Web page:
Reelected for a third 6-year term as president in March after a few years swapping posts with Prime Minister Dmitri Medvedev, Putin officially regains the power that no one believes he truly gave up. This October the ex-KGB strongman—who controls a nuclear-tipped army, a permanent seat on the UN Security Council and some of the world’s largest oil and gas reserves—turned 60. That’s Russia’s retirement age, but who’s got the nerve to tell him to quit?


4. Bill Gates


(RAVEENDRAN/AFP/GettyImages)Cochair, Bill & Melinda Gates Foundation
Age: 57

The world’s second-richest man is worth $65 billion—and that’s after giving away more than $28 billion. Gates’s post-Microsoft mission includes eliminating many infectious and deadly diseases: By his own estimates, that could translate into 8 million lives saved by 2020. But the quintessential activist billionaire doesn’t stop there: Gates continues to persuade his peers to sign the “Giving Pledge,” promising to give away half their wealth or more.

5. Pope Benedict XVI

(REUTERS/Max Rossi)Pope, Roman Catholic Church   
Age: 85

How’s this for a job description? According to the doctrine of Papal Supremacy, the Pope enjoys “supreme, full, immediate, and universal power” over the souls of 1.2 billion Catholics around the world. They turn to the Vicar of Christ for the final word on life’s most personal decisions, including birth control, abortion, marriage and euthanasia. As the leader of Vatican City, he’s also a head of state. Of course, the pope faces dissent anyway—recently from “radical feminist” American nuns.


6. Ben Bernanke


(KAREN BLEIER/AFP/GettyImages)Chairman, U.S. Federal Reserve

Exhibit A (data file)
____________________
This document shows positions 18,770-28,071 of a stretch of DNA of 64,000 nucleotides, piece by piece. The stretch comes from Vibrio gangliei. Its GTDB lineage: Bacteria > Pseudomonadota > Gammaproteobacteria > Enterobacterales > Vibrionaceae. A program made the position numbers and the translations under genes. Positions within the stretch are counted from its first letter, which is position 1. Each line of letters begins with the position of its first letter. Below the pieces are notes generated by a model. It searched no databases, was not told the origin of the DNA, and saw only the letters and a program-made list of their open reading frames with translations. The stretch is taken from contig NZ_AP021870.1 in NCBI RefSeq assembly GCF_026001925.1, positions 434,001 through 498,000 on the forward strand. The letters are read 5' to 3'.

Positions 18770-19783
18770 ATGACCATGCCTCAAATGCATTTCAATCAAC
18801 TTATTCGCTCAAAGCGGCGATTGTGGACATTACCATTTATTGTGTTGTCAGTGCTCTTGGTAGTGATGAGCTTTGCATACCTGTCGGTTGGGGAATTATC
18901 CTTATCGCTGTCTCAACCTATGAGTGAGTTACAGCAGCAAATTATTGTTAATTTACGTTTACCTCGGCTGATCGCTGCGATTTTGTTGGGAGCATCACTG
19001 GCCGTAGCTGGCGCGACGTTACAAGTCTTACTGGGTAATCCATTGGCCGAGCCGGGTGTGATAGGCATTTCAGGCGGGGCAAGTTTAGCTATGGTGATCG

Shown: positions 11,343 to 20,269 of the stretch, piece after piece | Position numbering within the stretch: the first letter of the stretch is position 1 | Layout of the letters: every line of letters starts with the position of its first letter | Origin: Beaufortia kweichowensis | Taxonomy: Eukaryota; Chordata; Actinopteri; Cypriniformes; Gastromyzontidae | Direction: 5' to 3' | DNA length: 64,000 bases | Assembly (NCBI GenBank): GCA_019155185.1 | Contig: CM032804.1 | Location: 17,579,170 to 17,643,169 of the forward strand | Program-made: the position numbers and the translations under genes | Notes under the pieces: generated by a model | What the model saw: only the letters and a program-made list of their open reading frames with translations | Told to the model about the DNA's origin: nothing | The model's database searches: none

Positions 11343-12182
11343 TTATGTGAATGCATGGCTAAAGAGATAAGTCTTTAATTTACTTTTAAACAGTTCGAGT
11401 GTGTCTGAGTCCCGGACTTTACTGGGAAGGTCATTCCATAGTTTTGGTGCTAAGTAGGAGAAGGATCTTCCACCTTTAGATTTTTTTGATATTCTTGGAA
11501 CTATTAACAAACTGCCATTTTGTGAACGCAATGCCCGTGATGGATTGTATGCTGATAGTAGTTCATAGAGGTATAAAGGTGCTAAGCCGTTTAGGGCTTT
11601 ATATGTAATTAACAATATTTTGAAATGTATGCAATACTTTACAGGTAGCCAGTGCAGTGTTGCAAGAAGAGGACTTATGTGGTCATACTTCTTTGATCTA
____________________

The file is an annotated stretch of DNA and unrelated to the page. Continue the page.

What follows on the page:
Age: 59

Big Ben has been on a buying spree: In a third round of quantitative easing, the Fed is now snapping up $40 billion a month of mortgage-backed securities and $45 billion of Treasurys. Result: modest economic recovery and a near-record $2.9 trillion on the Fed’s balance sheet. The American economy’s “adult in the room” recently warned that there is only so much the Fed can do; politicians are the ones with the power to keep us from going over that fiscal cliff.


7. Abdullah bin Abdul Aziz al Saud


(AP Photo)King, Saudi Arabia
Age: 88

The absolute monarch of the desert kingdom controls 20% of the world’s known oil reserves and guards Islam’s holiest cities. The Arab Spring didn’t shake the ruling family’s control of the kingdom, but out-of-control youth unemployment remains a threat. Aging Abdullah lost his second heir apparent in 2 years when his brother, Crown Prince Nayef, died in June; he’s been replaced by another brother, 76-year-old Crown Prince Salman, the former governor of Riyadh.


8. Mario Draghi


(Sean Gallup/Getty Images)President, European Central Bank
Age: 65

With the euro lurching constantly from crisis to crisis, the European Central Bank is more important than ever. As chief banker of the world’s largest -currency area—the euro zone’s collective GDP is now more than $17.4 trillion—Draghi faces the Herculean task of trying to maintain financial unity across 17 countries. But if anyone can wrangle the interests of nations as diverse as Germany and Greece, it might be the man who navigated the minefield of Italian politics so deftly, he earned himself a nickname: “Super Mario.”


9. Xi Jinping


(Feng Li/Getty Images)General Secretary, Communist Party of China
Age: 59

The man who will lead China for the next decade was recently promoted to the Communist Party’s top position; Xi also took over as chairman of the Party’s Central Military Commission, putting him in control of the world’s largest army. His rise to power will be complete in March, when he takes over for Hu Jintao as president and head of state. Xi’s only half of a Chinese power couple: His wife, Peng Liyuan, is a superstar folk singer.


10. David Cameron


(Oli Scarff/Getty Images)Prime Minister, United Kingdom
Age: 46

Two years into office, the Tory PM has gone from being the called the second coming of Margaret Thatcher to standing in the shadow of Europe’s new Iron Lady, Angela Merkel. Cameron has rejected the German Chancellor’s call to increase the EU budget and threatened to veto anything but a spending freeze. At home he faces a sustained economic downturn, a disillusioned electorate and rumblings from his own party over Britain’s future.